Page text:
A month ago Dustin and I began our trip in Tokyo! So, as with our last trip, I’ve decided to copy out each day of my travel journal into my blog. Each day for the next 18 days I will share a post of what we did in Tokyo a month prior.

So, let’s get into it!

From Shauna’s Journal

Day 3, December 16th, 2019

I’m freaking exhausted but I need to get this incredible day down on paper before I go to bed! Today was tattoo day at Studio Muscat, so I headed out to the train station early to find the place (amidst some major construction in Shibuya). The train ride from Ikebukuro to Shibuya (around 7:50-8:20ish?) was INTENSE. I now know what it’s like to be squeezed into the train. I had never experienced it before, not even during our entire trip in 2017, but this was legit cram-packed. I had strangers intimately squished against me from every angle, and we moved and swayed as one big wave of humans. Something about it was sort of beautiful- everyone just stayed still and quiet and carried on with their routine despite having their nose pressed against a stranger’s armpit. The pressure against me from all angles reminded me of how a mother swaddles her baby- I was swaddled with and by humanity today.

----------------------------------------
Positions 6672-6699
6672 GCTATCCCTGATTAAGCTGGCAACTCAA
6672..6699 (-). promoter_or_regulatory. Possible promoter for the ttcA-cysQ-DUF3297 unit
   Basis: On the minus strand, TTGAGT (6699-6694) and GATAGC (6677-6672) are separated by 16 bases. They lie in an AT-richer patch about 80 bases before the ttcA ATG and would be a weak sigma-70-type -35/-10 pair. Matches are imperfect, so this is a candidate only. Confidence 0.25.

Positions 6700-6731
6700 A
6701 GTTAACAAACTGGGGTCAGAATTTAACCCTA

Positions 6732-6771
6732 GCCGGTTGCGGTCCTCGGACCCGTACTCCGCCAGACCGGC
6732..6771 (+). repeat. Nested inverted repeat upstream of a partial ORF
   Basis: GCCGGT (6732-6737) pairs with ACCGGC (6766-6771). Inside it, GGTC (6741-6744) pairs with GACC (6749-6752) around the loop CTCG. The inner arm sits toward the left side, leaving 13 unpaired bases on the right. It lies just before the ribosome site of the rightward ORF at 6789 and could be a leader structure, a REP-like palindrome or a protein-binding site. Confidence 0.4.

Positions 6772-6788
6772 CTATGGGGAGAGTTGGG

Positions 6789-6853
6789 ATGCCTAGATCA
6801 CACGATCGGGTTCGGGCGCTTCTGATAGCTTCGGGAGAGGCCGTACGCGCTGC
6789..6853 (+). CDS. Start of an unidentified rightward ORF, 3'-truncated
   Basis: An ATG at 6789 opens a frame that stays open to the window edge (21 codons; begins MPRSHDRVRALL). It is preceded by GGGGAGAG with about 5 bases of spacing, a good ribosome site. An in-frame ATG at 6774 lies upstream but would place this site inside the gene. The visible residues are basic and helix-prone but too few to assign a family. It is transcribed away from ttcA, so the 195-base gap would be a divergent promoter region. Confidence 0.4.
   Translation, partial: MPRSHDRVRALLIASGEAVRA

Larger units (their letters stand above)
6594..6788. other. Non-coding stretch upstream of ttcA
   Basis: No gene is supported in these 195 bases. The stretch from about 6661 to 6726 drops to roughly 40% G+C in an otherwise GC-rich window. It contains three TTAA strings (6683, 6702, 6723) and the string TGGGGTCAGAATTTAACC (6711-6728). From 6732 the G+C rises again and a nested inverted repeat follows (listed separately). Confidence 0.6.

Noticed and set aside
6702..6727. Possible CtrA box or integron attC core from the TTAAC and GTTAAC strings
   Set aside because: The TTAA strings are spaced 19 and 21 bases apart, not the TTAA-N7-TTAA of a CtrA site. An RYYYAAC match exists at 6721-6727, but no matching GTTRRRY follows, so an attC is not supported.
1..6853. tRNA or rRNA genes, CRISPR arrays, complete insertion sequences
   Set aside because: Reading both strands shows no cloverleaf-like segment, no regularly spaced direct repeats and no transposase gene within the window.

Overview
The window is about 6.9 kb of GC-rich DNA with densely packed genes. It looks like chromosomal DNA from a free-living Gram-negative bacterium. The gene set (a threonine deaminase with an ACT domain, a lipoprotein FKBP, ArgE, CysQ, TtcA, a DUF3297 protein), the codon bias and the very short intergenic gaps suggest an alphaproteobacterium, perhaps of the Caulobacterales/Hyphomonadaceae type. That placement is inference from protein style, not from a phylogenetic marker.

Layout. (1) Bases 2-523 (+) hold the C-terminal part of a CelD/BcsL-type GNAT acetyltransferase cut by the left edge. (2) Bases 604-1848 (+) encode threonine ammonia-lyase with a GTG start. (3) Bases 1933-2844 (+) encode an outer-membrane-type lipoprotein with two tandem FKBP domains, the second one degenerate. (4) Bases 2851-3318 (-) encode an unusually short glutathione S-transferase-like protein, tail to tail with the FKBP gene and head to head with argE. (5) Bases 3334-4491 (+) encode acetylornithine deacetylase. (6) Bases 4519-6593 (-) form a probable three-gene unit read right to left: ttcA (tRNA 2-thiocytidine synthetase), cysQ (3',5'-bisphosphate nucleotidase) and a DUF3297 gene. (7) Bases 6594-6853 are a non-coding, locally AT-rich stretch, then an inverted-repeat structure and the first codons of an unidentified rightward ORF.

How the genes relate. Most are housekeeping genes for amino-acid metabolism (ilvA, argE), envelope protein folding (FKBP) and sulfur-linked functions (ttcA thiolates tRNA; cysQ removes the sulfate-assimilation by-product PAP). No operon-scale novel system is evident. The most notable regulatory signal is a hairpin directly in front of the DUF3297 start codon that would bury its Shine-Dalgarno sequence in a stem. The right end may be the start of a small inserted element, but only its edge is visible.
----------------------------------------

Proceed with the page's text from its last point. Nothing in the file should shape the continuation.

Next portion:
So finally I made it to Studio Muscat and had wonderful sessions with Haruka (my tattoo of a cat resting on a traditional ball bell toy w. ribbon) and Eiji (my tattoo of a nephilia clavata spider). Both were very kind and professional, and thanked me for the cards I wrote them and the maple candies I brought them from Canada. I also chatted with some American tourists who came in to inquire about tattoos. 🙂

Catching Pokemon inside the studio as I wait for my appointment…

At some points I was cursing myself WHO’S IDEA WAS IT TO GET TWO TATTOOS IN THE SAME DAY?! (mine) as it was painful at times getting all stages of both tattoos done in one day with no numbing (the highlights of Haruka’s tattoo hurt like a BIIITCH) but I’m glad I got them done!